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Maths

The Aims of Mathematics Curriculum at Cotwall End 

  • To ensure consistency and progression in our approach to calculation and enable a smooth transition between year groups and phases. 

  • To ensure that all mathematics is taught through the process of: 

Concrete             Pictorial              Abstract. 

What is the CPA Approach?

  • To ensure that pupils are competent in fluency, reasoning and problem solving and can make informed and appropriate choices about the methods they wish to use.

 

 

                              White Rose Maths

 

At Cotwall End we are guided by the White Rose Primary Scheme of Learning to help us achieve our curriculum intent. The White Rose Schemes of learning are designed to support a mastery approach to teaching and learning, as well as to support the aims and objectives of the National Curriculum.

Click on the link below to view the Ready to Progress Document for each year group.

NEW NC RTP 2022.3 FINAL March 2023 version.pdf (whiteroseeducation.com)

 

If you want to know more about White Rose Maths, follow the link below.

Advice and guidance for parents | White Rose Maths (whiteroseeducation.com)

 

 

 

A Typical Lesson

We understand that revisiting learning deepens understanding while reinforcing knowledge, concepts, and procedures. From Year 1- 6 children start the lesson with a fluency task which revisits the children’s knowledge of number. Reception also begin with a fluency task once they have been taught the concepts after Autumn half term. By the summer term they can tackle 3 questions based on previous learning. Children tackle questions based on the 4 operations: addition, subtraction, multiplication, and division. One other aspect of mathematics will also be introduced based on the current lessons, such as: fractions or measures. Fluency takes 10 minutes and teachers model the correct written calculations.

An example of Year 1 Fluency

An example of Year 4  Fluency

Maths Gallery

Look at our fabulous displays and maths work from each year group to see how much we enjoy maths at Cotwall End.

 

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Concrete
Pictoral
Abstract

Children should have the opportunity to work with physical objects/concrete resources, in order to bring the maths to life and to build understanding of what they are doing.

Alongside concrete resources, children should work with pictoral representations, making links to the concrete.  Visualising a problem in this way can help children to reason and to solve problems.

With the support of both the concrete and pictorial representations, children can develop their understanding of abstract methods. 

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Fluency: 8 +__ = 20

20 - 16 = __

Share 20 eyes between 10 monsters.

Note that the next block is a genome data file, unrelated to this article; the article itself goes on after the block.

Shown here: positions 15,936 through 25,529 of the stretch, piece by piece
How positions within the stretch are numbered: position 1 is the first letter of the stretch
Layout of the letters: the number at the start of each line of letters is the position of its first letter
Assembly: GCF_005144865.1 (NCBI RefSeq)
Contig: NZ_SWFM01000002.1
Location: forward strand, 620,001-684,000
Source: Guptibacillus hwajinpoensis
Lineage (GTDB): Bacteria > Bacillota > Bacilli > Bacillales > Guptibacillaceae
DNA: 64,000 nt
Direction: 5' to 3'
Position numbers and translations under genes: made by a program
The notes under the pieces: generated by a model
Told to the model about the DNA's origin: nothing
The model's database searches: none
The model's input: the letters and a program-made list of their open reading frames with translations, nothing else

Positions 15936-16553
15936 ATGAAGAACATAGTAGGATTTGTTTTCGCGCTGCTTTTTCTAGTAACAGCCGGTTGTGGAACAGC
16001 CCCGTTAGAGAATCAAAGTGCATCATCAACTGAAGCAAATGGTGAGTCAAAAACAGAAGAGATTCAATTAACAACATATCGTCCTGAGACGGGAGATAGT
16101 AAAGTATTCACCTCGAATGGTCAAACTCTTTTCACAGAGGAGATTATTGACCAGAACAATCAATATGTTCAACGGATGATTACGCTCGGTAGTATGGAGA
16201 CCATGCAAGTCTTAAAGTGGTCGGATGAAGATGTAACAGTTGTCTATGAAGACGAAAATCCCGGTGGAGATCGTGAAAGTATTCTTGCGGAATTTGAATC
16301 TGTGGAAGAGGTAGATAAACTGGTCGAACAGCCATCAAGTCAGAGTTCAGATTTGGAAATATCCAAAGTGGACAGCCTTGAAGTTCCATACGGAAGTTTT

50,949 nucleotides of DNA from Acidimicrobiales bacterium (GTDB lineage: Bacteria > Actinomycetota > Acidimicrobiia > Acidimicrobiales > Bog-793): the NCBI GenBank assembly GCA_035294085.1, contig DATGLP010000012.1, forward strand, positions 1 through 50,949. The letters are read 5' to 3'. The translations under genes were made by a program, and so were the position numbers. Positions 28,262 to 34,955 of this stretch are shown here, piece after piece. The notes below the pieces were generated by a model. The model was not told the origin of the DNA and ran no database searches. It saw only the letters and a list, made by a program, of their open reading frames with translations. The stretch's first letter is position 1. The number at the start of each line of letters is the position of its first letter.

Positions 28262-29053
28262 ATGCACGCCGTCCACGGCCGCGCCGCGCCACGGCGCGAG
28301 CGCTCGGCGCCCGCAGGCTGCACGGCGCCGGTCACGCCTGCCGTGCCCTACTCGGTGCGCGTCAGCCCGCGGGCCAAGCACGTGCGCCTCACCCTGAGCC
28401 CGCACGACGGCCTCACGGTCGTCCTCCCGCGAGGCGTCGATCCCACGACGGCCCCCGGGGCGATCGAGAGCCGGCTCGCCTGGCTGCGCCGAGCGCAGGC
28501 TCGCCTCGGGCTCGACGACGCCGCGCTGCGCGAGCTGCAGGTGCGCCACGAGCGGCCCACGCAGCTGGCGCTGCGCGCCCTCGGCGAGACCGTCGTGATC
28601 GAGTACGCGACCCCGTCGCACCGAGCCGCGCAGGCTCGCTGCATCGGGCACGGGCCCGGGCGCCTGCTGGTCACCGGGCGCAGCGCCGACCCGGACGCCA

How many eyes does each monster have? ____

7 groups of 10 is ___

How many?

___ tens

___ ones

___ altogether

524 x 2=          848 ÷ 4=          3254 + 1423=          4346 - 2224=

Compare Mass

Count and recognise numbers

Reception

Children learn about mass. Here they use balance scales to compare the weight of an object by counting cubes.

The children also enjoy using different equipment to count and make a particular amount. The use of numicon equipment can help a child to recognise, count and make a number.

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Fact Families

Addition Sentences

Year 1

Year 1 can use part whole models and double-sided counters to write addition facts.

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Count in 3s

Bonds to 10

Year 2

 

Children can reason about counting in 3s and use number tracks to help them. They revisit and consolidate learming from year 1 by using multilink equipment to create number bonds to 10 and draw their own part- whole models to show number facts.

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Making Connections

Year 3

Children make connections between calculations. For example, if children know 5 + 7 = 12, then they also know that 12 – 5 = 7, 120 – 50 = 70 and 50 + 70 = 120. They can use part- whole models and place value charts to show this.

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Estimate on a number line to 10 000

Roman Numerals

Year 4

 

Children can work out the value of each interval to estimate missing number up to 10 000. The children also build on their knowledge of Roman Numerals from 1-12 on a clock face to know numbers up to 100.

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Solve multi-step problems with numbers more than 4 digits.

Year 5

Children use the strategies they have learned so far to solve problems with more than one step.

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Calculations

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Year 6

Children learn to perfect formal calculations across all four operations deciding which method is most appropriate.

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